Brain Hacks: Attention is located in space

by Stephanie Chasteen on March 17, 2011

I borrowed a great book from a friend (@mindkeep) who probably thinks that it’s been gathering dust on my shelf I’ve had it so long.  But no, rather, I got so drawn into it that I’ve been reading it cover to cover, even though it’s more of a browse-through-and-find-something-interesting perusing type of book.  It’s called “Mind Hacks” by Tom Stafford and Matt Webb, and I completely recommend it to anyone who likes knowing about perception and cognitive psychology.  It’s got all sorts of different tricks and insights into the brain, through the use of some of the weird stuff that it does, from vision to attention to memory.  I’ve been meaning to write about some of them, and here’s one:

Charles Spence has shown that drivers who listen to sounds coming from the side made more errors in an driving simulation while repeating a set of words played over a speaker coming from the side rather than from the front.  A tough task indeed. Though, in less artificial situations, it’s true that people are remarkably good at allocating their mental resources to the different tasks at hand — by telling the passenger to shut up for a minute, for example, or turning off the radio, or just tuning it out while making a difficult navigation.  Spence’s task required them to be always “on”, without a choice of whether to concentrate on the road for a few moments.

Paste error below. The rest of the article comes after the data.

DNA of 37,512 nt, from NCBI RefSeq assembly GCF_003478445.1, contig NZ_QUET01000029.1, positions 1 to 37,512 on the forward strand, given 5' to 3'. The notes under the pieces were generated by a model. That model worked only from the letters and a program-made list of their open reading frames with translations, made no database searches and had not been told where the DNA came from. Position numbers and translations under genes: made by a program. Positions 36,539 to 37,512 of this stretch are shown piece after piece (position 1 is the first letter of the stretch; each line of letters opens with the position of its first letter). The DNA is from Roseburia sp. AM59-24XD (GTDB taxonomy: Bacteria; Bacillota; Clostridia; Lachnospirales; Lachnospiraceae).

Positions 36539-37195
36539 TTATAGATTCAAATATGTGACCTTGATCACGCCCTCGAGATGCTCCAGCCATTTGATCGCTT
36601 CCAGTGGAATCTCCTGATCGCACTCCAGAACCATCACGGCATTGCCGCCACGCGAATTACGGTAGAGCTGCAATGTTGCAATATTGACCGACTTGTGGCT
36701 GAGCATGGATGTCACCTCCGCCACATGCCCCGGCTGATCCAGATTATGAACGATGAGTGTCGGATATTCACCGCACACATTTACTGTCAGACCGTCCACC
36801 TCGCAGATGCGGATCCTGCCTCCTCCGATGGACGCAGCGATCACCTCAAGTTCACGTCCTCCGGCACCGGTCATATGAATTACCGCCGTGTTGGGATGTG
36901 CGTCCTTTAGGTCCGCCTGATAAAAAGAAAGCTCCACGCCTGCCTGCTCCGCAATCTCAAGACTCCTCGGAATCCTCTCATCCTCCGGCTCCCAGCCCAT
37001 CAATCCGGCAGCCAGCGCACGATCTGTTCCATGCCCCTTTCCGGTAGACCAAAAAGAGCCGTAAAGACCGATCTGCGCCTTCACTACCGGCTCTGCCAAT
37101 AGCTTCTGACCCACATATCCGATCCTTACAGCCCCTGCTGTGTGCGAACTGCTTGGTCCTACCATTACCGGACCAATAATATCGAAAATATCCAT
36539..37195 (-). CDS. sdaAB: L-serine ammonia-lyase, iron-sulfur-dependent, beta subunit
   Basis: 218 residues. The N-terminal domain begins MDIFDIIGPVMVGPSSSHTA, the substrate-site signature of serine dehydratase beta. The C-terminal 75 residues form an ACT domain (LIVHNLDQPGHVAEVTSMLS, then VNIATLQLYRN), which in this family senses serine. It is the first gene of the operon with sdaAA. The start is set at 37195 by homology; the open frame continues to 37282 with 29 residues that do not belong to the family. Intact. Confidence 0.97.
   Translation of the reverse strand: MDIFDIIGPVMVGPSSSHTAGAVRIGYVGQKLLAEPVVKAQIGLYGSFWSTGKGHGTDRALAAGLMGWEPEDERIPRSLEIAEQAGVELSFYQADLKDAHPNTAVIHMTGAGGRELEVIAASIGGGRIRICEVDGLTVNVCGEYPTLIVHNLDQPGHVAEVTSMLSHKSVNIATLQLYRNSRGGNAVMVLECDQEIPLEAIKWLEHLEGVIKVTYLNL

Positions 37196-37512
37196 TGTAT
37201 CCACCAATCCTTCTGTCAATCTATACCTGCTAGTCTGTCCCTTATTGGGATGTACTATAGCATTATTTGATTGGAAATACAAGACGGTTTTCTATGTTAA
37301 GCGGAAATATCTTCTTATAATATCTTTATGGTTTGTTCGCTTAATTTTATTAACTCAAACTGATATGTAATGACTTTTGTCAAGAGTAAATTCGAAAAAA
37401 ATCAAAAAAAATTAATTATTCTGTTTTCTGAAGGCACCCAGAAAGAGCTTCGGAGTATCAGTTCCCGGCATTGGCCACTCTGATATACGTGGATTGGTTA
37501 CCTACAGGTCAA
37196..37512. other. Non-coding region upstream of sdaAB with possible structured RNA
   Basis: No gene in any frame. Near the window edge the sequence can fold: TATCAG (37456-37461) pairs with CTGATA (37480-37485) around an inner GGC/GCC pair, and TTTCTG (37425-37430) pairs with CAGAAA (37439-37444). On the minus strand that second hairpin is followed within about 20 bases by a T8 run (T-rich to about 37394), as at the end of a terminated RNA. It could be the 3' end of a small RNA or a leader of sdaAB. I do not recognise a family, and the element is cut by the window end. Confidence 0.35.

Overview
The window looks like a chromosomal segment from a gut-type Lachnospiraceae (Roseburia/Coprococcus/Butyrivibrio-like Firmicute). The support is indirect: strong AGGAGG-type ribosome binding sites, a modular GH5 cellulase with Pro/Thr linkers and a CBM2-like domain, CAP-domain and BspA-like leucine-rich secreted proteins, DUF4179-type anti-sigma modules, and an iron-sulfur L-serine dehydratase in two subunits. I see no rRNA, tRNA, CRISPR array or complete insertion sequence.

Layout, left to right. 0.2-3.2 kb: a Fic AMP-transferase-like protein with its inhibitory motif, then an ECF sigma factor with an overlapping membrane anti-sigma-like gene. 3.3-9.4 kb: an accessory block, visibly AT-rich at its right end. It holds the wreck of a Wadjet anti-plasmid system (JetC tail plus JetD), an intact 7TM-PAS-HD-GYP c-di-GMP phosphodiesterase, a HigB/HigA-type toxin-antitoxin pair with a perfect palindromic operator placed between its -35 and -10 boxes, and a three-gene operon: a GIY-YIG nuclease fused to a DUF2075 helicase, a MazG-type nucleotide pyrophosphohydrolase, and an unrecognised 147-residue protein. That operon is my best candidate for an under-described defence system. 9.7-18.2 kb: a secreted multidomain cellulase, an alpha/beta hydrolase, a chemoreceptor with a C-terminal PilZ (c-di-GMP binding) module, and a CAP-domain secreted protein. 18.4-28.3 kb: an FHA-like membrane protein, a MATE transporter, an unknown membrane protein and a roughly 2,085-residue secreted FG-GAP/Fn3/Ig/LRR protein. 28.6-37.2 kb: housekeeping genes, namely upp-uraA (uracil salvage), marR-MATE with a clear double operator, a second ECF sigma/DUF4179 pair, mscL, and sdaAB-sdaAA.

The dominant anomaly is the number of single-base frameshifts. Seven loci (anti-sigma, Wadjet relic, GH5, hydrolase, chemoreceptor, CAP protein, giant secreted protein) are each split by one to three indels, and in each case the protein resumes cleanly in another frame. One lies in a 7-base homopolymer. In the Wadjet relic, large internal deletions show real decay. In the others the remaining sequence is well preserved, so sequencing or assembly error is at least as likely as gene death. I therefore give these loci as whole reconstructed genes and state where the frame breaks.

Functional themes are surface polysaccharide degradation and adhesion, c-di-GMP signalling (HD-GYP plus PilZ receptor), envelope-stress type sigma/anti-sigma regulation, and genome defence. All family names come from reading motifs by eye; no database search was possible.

Still, they say, even though the effect in real life may be small, “when you’re traveling at 80 mph towards something else that is traveling at 80 mph toward you, a small effect could make a difference.”

Our cortical processing is interconnected, explain the authors of Mind Hacks, and that processing uses spatial coordinate maps in order to organize its activity.

On the other hand, if you want people to attend to two different pieces of constantly updating information, then have them come from two different modalities (vision and audio, say), and come from the same location.  You can see this in tv newscasts for example — you can quite easily divide your attention between the talking heads and the news ticker on the bottom, gleaning information from both streams.

{ 1 comment }

Claire Walter March 19, 2011 at 8:13 pm

I wonder how Stafford and Webb would explain this: Draw a clockwise circle in the air with your right leg/foot. Then, with your right had, draw the numeral 6 in the air. Your right foot will reverse direction. At least that works for right-handers like me. Ot maybe this weird phenomenon isn’t sufficiently perceptual or cognitive for them to explore.

Comments on this entry are closed.

Previous post:

Next post: